Following the evening screenings, I found myself at the opening night party staged at the nearby Gunter Hotel watering hole—Bar 414—which draws its name for the famous Room 414 where blues guitarist Robert Johnson recorded the bulk of his legendary catalogue. While I can’t confirm the Johnsons’ ghost was among us, the spirits and conversations were definitely flowing.
Today was all about short films as I consumed two blocks and came back liking Maria Pretzls’ comedic short “Super Dad!,” along with David Sims’ wildly entertaining documentary “Cornyation,” which documents an annual mock debutante pageant hosted in San Antonio, and celebrates one of Texas’ oldest LGBT events. Also of note was “Do or Die,” an exciting documentary short directed by Dan Klores about a scoring race in 1978 between NBA greats George “Iceman” Gervin and David Thompson.
The highlight of the day was David Bellarosa’s indie romantic feature Here We Are which follows a young writer who takes a gig as an in-house medical guinea pig, only to discover his soul mate among his fellow test subjects. After the screening, we made our way back over to HAUNT for a cast/crew party with plenty of libations. Bellarosa’s got every right to celebrate as Here We Are is original, off-center and has a great comedic heart.
One of the hallmarks of a good festival are the names it can attract. Front and center on the fourth day was a stacked discussion with Oscar-winning producer Fred Roos (The Godfather trilogy, Apocalypse Now), editor Anne Goursaud (Bram Stoker’s Dracula, The Outsiders) editor/AFI instructor Michael Jablow (The Naked Gun, Old School) and actor Jesse Borrego (Blood In, Blood Out, Con Air). Moderated by moviemaker/UCLA Professor A.P Gonzalez, the panel delved into the perils and pleasures of producing, editing and acting, while unpacking a passel of great Hollywood in-the-trenches anecdotes.
Immediately after the panel I skittered off to my own screening which had a decent audience of about 30 souls. It was well liked and received some good questions afterwards. I scurried along to catch a few more shorts and then hustled over to Pharm Table to hunker down with a few complementary rum drinks (aka Painkillers) before the awards ceremony at the Tobin Center. While I didn’t see most of the films that ended up winning, I was pleased to see the aforementioned “Do or Die” documentary short and the Fred Roos’ produced/Polly Draper directed feature “Stellas Last Weekend” go home with SAFILM honors.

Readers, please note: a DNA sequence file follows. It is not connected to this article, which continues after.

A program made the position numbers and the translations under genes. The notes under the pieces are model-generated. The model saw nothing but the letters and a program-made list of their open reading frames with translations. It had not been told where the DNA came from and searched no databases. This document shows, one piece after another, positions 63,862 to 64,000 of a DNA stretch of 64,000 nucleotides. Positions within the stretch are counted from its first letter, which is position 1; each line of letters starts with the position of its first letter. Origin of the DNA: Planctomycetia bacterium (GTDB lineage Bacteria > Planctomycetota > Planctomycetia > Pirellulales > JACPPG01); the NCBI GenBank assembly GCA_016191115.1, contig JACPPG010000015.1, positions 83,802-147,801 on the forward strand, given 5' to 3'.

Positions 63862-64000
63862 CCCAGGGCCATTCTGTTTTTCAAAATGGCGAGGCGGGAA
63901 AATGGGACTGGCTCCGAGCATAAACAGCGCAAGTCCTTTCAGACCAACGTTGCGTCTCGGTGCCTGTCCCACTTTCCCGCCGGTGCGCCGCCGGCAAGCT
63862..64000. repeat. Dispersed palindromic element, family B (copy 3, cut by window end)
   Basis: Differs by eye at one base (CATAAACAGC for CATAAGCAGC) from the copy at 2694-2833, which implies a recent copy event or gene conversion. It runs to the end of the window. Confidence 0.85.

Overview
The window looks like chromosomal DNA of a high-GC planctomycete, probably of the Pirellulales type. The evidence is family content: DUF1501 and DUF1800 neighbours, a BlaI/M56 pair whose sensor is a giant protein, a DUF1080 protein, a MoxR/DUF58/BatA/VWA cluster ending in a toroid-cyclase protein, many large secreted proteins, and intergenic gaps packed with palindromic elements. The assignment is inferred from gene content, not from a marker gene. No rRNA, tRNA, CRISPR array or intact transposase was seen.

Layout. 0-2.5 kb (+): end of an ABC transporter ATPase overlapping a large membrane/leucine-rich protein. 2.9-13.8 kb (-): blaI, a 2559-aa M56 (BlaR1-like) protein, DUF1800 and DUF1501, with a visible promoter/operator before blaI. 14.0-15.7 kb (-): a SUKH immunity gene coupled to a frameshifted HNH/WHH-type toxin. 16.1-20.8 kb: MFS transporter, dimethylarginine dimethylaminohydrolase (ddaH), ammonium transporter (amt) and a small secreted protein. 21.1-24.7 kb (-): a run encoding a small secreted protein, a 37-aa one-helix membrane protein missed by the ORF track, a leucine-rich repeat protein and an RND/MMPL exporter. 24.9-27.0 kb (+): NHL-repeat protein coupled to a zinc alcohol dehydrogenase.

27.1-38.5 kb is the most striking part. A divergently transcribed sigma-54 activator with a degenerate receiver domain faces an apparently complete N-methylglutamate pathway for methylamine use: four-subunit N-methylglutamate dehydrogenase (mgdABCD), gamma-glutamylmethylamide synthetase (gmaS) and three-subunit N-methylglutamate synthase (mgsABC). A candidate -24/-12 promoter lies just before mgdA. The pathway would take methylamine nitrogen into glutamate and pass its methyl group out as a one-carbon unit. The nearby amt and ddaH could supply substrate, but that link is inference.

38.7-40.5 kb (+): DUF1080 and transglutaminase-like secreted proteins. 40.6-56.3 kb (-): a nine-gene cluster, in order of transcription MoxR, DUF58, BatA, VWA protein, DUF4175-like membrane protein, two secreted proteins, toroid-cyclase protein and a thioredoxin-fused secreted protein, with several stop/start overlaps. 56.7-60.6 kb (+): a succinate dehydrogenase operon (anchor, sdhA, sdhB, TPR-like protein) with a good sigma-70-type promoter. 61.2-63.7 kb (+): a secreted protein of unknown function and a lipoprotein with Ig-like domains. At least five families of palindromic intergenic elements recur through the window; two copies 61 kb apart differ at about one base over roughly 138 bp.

All good things must come to an end, but before things wound down on the final day, I had the chance to share a meal with Producer Fred Roos; who chatted about his career and experience at SAFILM. “I’ve been to film festivals all over the world, so I’ve seen the big and the small. Cannes this isn’t. Venice this isn’t… but it’s very nice, and I think it’s a wonderful festival.”
To cap things off, festivities wrapped up at a local distillery over a heap of toothsome BBQ and delicious drinks. Executive Director Adam Rocha and a host of moviemakers milled about exchanging cards and saying their farewells. Among them was editor Michael Jablow who shared his love for the River City: “I thought the atmosphere was outstanding and very moviemaker-friendly. The hospitality at San Antonio is incredible.”
With over 3500 film-goers and 150 visiting moviemakers in attendance this year, it’s hard to argue with that logic. MM
San Antonio Film Festival ran August 1-5, 2018 in San Antonio, Texas. For more information visit their website here.